You're very welcome, trying to help others learn (mainly through my mistakes) was exactly the point. With the 52*, you are correct, I went acid, water (to clean the acid off), then torch. I did not do a grind to the 52*.

 

I did take the 64*, the Mizuno 60* and the 52* to work today and hit them off the mat. The C grind on the 64* is killer - it's sooooo easy to open up and toss in the air with tons of spin. I even backed a couple up on the astroturf mats. The grind on the Mizuno was nice too. The other cool thing was feeling the difference between the raw and plated wedges - it is substantial. The raw wedges were a bit louder and clickier than the chrome plate, which was surprising, but they provided a MUCH better idea of where I hit the ball than the plated wedge. I think I will be looking for raw wedges exclusively in the future.

Follow me on Twitter: @MattSaternus

Link to comment
Share on other sites

Day 2 of indoor grind testing revealed something pretty interesting. I had read that the P grind (channel in the middle of the sole) creates a "double bounce" effect which promotes higher, softer landing shots. Seemed silly to me, but I wanted to try it anyway. Results from the mats today confirmed that what I thought was silly was in fact 100% true. I had a number of people hit the P grind against another 60* wedge and everyone hit the P grind higher. I am very eager to see (hopefully tomorrow, weather permitting) whether or not this is true on grass as well. I'm also hoping to find a practice bunker where I can see the effect that the P grind and the multi-channel grind have in the sand.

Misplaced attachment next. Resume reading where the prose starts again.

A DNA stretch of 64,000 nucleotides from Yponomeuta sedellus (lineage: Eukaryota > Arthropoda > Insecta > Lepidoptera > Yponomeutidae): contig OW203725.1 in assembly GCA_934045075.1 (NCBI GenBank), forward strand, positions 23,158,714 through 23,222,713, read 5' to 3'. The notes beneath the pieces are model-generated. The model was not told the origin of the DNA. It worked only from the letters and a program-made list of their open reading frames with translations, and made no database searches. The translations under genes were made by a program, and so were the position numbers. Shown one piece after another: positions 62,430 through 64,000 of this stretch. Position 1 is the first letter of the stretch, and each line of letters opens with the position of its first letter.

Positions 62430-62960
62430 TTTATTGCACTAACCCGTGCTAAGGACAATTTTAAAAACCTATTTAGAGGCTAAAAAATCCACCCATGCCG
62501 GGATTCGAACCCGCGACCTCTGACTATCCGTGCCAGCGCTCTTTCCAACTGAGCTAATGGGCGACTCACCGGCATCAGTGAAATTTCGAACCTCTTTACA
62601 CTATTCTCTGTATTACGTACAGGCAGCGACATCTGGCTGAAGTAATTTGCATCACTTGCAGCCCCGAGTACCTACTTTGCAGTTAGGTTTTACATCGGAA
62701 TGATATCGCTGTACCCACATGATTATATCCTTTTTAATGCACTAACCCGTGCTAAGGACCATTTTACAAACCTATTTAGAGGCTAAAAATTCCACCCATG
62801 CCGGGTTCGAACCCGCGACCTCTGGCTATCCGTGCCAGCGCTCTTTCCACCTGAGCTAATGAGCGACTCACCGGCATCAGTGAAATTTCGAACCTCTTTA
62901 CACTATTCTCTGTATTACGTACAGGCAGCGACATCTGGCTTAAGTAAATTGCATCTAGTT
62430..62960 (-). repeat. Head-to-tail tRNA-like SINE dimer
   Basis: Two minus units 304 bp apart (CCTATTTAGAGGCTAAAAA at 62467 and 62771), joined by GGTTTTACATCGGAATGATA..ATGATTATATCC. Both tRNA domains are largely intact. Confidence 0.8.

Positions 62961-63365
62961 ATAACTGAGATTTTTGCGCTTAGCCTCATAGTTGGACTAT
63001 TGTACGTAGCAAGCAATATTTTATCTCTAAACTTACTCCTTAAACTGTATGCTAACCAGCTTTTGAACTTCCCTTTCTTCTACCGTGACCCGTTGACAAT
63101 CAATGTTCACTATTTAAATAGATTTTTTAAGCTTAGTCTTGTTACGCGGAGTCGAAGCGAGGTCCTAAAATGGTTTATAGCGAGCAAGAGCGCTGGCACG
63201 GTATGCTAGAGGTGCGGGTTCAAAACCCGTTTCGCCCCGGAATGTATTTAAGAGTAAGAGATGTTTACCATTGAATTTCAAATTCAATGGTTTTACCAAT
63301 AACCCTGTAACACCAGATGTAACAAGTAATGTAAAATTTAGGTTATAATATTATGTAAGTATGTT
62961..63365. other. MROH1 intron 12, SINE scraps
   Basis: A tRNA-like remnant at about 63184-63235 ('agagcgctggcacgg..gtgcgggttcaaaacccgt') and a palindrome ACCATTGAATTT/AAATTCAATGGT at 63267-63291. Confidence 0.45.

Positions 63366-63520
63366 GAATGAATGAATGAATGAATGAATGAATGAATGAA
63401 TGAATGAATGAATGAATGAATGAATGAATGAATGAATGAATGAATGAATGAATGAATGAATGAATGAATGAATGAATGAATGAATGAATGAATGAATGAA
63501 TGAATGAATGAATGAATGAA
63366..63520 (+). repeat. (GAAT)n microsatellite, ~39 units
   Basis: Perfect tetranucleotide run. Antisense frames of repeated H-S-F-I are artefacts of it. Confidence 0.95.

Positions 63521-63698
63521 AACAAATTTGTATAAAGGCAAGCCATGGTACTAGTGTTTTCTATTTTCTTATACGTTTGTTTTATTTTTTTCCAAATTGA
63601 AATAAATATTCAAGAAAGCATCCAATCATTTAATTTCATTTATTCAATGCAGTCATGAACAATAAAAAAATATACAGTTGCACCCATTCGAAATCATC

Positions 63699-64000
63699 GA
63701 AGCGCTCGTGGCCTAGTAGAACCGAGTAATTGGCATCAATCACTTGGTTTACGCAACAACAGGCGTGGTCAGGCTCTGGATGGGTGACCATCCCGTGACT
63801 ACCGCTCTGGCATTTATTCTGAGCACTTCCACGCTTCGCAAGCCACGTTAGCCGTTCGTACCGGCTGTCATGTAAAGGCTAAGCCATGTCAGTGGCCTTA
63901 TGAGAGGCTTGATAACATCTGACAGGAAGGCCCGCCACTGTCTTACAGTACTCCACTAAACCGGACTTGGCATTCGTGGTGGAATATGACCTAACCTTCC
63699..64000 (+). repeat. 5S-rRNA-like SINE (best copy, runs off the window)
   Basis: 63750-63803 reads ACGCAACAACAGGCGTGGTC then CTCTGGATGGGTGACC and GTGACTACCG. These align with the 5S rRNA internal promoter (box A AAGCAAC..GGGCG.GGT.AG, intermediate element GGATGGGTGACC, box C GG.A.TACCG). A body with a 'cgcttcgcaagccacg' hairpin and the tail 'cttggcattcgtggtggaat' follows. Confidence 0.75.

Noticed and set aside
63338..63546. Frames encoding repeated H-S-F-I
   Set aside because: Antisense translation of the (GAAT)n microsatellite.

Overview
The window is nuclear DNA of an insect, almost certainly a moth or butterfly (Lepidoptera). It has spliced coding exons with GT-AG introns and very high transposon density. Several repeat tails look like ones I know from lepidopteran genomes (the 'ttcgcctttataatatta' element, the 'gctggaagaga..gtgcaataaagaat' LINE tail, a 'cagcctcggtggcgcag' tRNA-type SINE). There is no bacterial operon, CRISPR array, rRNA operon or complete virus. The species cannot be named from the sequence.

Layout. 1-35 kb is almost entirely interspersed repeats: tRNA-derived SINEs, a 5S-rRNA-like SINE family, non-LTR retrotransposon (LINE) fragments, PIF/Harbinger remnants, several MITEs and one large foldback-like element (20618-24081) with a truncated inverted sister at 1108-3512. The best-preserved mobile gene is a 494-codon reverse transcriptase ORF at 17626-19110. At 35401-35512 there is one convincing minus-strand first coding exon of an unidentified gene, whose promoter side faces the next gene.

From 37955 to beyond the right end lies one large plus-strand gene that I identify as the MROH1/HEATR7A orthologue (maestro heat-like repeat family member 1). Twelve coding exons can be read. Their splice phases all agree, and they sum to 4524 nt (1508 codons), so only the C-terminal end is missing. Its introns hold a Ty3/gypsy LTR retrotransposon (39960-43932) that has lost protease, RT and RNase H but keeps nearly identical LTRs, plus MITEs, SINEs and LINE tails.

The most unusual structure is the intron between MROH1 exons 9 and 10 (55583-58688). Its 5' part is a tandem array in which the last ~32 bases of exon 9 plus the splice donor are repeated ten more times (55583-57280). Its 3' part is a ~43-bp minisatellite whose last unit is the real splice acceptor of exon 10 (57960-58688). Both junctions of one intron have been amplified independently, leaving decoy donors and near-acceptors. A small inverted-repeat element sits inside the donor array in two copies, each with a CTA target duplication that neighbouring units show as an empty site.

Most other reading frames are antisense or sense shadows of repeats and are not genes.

Follow me on Twitter: @MattSaternus

Link to comment
Share on other sites

  • 3 months later...
  • 1 year later...

This sure makes me wanna try torching a couple of my old wedges and putters.

 

A quick question... what sort of oil do you guys dip em in after the torching process? Mineral oil or it doesn't matter?

Link to comment
Share on other sites

ok, super curious about the P grind. has it played through on grass?

X2

 

Cool project too BTW!